An economic evaluation of the SCORE2 trial indicates aflibercept treatment was unlikely to meet most accepted standards of cost-effectiveness, due to little difference in visual acuity outcomes and a large cost differential compared with bevacizumab.
Due to minimal differences in visual acuity outcomes, but large cost differences, a new economic evaluation study suggested first-line treatment with bevacizumab is more cost-effective than aflibercept in the treatment of macular edema associated with central retinal vein occlusion (CRVO) or hemiretinal vein occlusion (HRVO).1
According to the simulation’s findings, patients with macular edema secondary to CRVO or HRVO undergoing aflibercept treatment would have an expected cost of $18,127 greater than those treated with bevacizumab in the year following initiation.
“While there may be some subgroups of patients who will derive the most benefit from first-line treatment with aflibercept, it is likely a small fraction of those living with CRVO or HRVO,” wrote the investigative team, led by Paul C. VanVeldhuisen, PhD from The Emmes Company.
Vision loss from RVO is most often due to macular edema and has been a therapeutic target area of anti-vascular endothelial growth factor (anti-VEGF) treatment. Previously. the US Food and Drug Administration (FDA) approved aflibercept for the treatment of macular edema following RVO in October 2014.2 Off-label use of bevacizumab is widespread, due to its low-cost relative to other anti-VEGF agents, and its efficacy and safety profile demonstrated for patients with age-related macular degeneration (AMD) and diabetic macular edema (DME).
Results from the Study of Comparative Treatments for Retinal Vein Occlusion 2 (SCORE2) trial suggested the noninferiority of bevacizumab to aflibercept regarding visual acuity in patients with macular edema due to CRVO or HRVO after 6 months of therapy. However, despite these findings and the lower cost of bevacizumab, physicians may still choose aflibercept as a first-line treatment for RVO. To further explore the insights into circumstances in which aflibercept may be preferable as a first-line treatment, VanVeldhuisen and colleagues performed an economic evaluation of bevacizumab versus aflibercept based on the SCORE2 trial.
“While the results of the SCORE2 study, when juxtaposed to the relatively high cost of aflibercept, may make the results of our study self-evident, we conducted this study to gain insights into the nuances of the cost-benefit relationship in the treatment of CRVO and HRVO,” investigators wrote.
The analysis utilized an economic model comparing competing 2 competing treatment approaches: initiate treatment with bevacizumab and if the patient demonstrated a protocol-defined poor or marginal treatment response after 6 monthly injections, switch to aflibercept; or, initiate treatment with aflibercept and if the patient demonstrates a poor or marginal response after 6 monthly injections, switch to dexamethasone implant.
In order to assess their relative cost-effectiveness, investigators used a microsimulation cohort of 5000 patients based on SCORE2 data. The parameters of the model were developed using a split-sample approach, with the SCORE2 sample divided in half. SCORE2 data were collected from September 2014 - October 2019 and data were analyzed from October 2019 - July 2021.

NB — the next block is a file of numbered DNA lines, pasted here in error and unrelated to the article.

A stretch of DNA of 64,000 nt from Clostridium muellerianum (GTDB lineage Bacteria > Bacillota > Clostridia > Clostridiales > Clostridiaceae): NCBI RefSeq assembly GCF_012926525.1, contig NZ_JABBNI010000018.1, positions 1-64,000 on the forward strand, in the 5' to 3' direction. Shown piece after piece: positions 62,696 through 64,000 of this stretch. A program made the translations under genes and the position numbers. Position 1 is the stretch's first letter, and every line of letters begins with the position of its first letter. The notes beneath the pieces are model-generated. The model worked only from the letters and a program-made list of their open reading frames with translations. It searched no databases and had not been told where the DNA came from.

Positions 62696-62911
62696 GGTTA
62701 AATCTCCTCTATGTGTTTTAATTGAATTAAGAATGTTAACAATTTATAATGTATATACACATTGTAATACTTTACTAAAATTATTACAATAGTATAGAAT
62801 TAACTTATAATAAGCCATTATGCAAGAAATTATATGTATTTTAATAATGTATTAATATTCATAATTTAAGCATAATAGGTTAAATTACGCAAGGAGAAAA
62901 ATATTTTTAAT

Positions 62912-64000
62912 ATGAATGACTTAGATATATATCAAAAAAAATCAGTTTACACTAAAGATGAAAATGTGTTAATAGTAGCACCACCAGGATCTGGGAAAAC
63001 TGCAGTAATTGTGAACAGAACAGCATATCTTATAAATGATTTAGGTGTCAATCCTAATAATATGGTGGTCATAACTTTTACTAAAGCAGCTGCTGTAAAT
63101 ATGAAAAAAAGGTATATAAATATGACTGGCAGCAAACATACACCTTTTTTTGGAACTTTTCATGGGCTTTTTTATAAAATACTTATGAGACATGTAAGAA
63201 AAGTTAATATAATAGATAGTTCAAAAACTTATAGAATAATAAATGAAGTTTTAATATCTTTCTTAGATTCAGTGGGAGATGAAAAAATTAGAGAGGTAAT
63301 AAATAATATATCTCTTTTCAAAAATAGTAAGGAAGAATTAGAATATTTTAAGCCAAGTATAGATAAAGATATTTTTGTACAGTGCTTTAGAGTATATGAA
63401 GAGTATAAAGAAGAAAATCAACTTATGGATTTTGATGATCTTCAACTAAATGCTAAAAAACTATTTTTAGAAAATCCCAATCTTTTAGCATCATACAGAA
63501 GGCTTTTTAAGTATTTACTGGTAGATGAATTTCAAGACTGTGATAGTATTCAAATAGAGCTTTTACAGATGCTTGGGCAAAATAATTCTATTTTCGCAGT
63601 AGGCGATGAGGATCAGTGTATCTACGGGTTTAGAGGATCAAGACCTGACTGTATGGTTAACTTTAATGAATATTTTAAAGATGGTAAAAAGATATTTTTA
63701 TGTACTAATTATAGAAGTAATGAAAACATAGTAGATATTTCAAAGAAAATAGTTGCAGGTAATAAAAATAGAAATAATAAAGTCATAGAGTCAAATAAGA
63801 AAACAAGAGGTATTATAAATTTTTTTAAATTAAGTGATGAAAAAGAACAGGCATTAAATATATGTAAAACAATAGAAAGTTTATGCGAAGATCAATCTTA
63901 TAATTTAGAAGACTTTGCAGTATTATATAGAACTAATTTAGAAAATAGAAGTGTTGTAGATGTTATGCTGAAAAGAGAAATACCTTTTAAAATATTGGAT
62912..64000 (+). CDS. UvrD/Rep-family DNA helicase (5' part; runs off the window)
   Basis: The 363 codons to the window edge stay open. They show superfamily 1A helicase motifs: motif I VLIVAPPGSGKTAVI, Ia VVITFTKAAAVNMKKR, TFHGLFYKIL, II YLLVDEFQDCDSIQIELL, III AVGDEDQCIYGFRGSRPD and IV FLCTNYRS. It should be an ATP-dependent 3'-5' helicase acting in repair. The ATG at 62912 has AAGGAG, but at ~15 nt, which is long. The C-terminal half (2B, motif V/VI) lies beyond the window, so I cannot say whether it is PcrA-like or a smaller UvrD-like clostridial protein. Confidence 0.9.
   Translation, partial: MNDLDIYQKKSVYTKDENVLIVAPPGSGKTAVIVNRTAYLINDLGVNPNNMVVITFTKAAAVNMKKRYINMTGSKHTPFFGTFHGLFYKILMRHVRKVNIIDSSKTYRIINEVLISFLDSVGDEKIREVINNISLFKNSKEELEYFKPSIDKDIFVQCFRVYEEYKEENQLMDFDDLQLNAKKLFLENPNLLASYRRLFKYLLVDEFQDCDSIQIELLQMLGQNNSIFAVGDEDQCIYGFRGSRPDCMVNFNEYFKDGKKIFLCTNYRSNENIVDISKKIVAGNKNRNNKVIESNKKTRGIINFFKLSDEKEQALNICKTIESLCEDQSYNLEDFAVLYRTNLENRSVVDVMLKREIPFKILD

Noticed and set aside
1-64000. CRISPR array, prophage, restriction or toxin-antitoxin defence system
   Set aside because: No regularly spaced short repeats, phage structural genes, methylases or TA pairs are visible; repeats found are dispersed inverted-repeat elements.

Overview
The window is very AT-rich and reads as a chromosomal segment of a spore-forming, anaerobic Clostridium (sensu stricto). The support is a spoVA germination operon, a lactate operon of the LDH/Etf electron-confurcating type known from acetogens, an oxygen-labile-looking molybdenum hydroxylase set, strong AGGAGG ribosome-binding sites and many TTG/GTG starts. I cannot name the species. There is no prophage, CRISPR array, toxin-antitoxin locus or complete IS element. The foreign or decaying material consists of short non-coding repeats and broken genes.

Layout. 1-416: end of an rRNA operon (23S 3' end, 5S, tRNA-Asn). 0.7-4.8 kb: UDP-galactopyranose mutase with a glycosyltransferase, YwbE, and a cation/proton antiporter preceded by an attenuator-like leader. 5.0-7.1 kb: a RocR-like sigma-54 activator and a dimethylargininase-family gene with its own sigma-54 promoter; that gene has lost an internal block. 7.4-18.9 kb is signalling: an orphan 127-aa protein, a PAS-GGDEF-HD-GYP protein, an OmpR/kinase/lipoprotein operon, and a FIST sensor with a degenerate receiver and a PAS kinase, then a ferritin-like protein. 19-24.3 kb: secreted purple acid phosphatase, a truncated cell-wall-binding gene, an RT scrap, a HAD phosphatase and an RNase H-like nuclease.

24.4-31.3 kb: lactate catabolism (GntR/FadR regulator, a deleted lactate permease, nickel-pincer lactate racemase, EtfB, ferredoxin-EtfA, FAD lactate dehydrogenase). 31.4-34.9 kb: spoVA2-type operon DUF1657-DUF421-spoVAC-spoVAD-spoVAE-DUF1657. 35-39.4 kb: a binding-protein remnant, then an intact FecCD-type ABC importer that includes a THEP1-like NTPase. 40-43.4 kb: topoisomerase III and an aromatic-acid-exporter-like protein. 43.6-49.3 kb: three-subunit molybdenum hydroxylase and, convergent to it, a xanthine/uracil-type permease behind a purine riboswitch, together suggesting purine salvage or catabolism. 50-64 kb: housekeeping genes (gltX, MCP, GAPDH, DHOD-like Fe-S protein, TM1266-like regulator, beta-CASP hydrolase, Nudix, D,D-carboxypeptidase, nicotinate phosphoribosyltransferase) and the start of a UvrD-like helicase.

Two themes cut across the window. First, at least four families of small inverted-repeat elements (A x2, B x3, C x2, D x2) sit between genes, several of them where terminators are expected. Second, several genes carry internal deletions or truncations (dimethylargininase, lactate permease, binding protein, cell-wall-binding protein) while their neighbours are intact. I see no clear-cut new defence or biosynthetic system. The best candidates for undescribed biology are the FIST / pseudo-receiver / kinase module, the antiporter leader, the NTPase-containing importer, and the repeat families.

Costs included in the model were limited to those associated with medication and administration due to a lack of standard, with $150 used per dose for bevacizumab, $1941 per dose for aflibercept, and $1650 per implant for dexamethasone. Investigators measured quality of life using utility, measured on a scale of 0.0 (comparable with death) to 1.0 (perfect health), and reported quality-adjusted life-years (QALYs).
Upon analysis, simulated patients treated with bevacizumab experienced a visual acuity letter score (VALS) improvement of 22 in the treated eye, while those treated with aflibercept experienced a VALS improvement of 18. The economic model indicated that patients who initiated bevacizumab therapy accrued a cost of $3213 through 1 year of treatment and experienced gain of 0.026 QALYs. Those who initiated aflibercept accrued a 12-month cost of $21,340 (an increase of $18,127 vs. bevacizumab) with a QALY improvement of 0.020 QALYs.
Since bevacizumab is less expensive and more effective than aflibercept in terms of QALYs, investigators considered bevacizumab dominant compared with aflibercept in the model. Considering the small differences in QALYs, they noted the differences may be due to random variation in visual acuity rather than effectiveness. As a result, investigators assumed the dominance is a result of the difference in the cost of treatment rather than its effectiveness.
Sensitivity analyses revealed no clinically relevant changes in parameter values favoring aflibercept as a first-line treatment from a cost-effectiveness perspective. Data showed the difference in effectiveness required to justify the cost difference would need to be 0.12 QALY per year favoring aflibercept treatment over the current value of 0.006 QALY per year favoring bevacizumab.
“To achieve this level of improvement would require that the treated eye become nearly perfect in its vision, something that is clearly not clinically achievable,” investigators wrote.